Example of an Adjusted Trial Balance
Look at this table for an adjusted trial balance example:
|February 29, 20XX|
|Unadjusted Trial Balance||Adjusting Entries||Adjusted Trial Balance|
Following the steps discussed before, the process will look like this:
Step 1: Create an unadjusted trial balance.
|Unadjusted Trial Balance|
Step 2: Begin adjusting entries.
Step 3: Record the adjusted trial balance.
|Adjusted Trial Balance|
Adjusted Trial Balance Frequently Asked Questions
What is the purpose of an adjusted trial balance?
Like previously said, adjusted trial balances are there to help you catch errors in accounting. It serves as a summary of all of the business’s transactions, and is what makes financial statements readable to a layperson.
What are the most common adjusted entries in a trial balance?
Prepayments, payroll expenses, rent, credit loans, and accruals are some of the most commonly adjusted entries.
Are unadjusted balance entries not enough?
Unadjusted trial balances only serve as a general road map, but it is not always accurate, nor is it as informative. Some entries may be missed in the initial input. Adjusting it will help mitigate the errors made in the first pass.
Best Accounting Software for Preparing an Adjusted Trial Balance
- QuickBooks Desktop
This accounting software is one of the most popular on the market. They innovated their program and even changed the accounting terms used to simpler words (e.g., accounts payable = bills). Basically, it is easy to use, even for newbies.
QuickBooks comes preloaded with account charts, plus features such as auto-reconciliation, bank entry uploading, and reporting. They also have special features for different industries like manufacturing, nonprofits, etc.
QuickBooks has reporting customization features that will make a summary or detailed trial balances for adjusted trial balancing. Beginning totals, adjusted entries, and ending balances are also displayed.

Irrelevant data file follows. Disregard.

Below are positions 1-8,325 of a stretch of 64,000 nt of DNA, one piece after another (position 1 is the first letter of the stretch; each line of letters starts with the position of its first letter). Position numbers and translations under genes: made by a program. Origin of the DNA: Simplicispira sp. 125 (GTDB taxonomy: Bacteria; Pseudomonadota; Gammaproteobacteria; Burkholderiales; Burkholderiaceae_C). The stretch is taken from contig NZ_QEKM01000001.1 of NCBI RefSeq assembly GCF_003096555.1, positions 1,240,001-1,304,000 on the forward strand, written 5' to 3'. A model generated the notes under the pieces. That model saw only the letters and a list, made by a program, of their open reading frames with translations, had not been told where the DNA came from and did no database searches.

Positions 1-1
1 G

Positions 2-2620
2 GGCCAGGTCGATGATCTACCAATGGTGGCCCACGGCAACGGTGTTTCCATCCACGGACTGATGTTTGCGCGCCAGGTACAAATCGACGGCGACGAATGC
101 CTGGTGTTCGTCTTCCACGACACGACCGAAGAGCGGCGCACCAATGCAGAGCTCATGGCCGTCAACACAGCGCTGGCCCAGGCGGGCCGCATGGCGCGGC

- Accountant’s Relief
This software is part of a suite of program created called “Accountant’s Office” by AccountantsWorld. Kind of like a Microsoft Office program specifically for accountants.
Aside from its many useful features, Accountant’s Relief has plenty of properties needed for trial balancing. Most notable of which is the customization feature where users can pick and choose which columns are needed. Another perk to Accountant’s Relief is its mixed features of both write-up and trial balance systems.
- AccountEdge Pro
AccountEdge Pro is a suitable program for many small businesses; many users recommend it for a startup or growing company. This allows on-site and cloud access, making it a very flexible software, especially for distanced interactions between two parties.
Part of the package is a trial balance summary report and trial balance detail report. The detailed report displays information on all presently used ledger accounts.
- Trial Balance CS
Creative Solutions made this accounting application suite, part of which are write-up applications and a trial balance package.
Unlike a similar Creative Solutions software (Write-Up CS), Trial Balance CS completely focuses on the accountant’s needs. Like a jack-of-all-trades program, it is able to do summary or detailed entries for trial balances or financial statements. These outputs can be easily transferred into a tax return prep app, like CS’s UltraTax. An additional program will let users track trial balance progress.
The Adjusted Trial Balance is Key to Accurate Financial Statements
This has been highlighted multiple times throughout this article, but let us say it again: adjusted trial balance is the key to accurate financial statements. Adjusted trial balances are one of the last pillars of defense when it comes to accounting errors.
The two trial balances, unadjusted and adjusted, have major parts in all accounting cycles. First and foremost, it makes financial statements readable; without it, accounting sheets will be unintelligible for a normal person. Most importantly, an adjusted trial balance shows an accurate reflection of a business’s state when done correctly.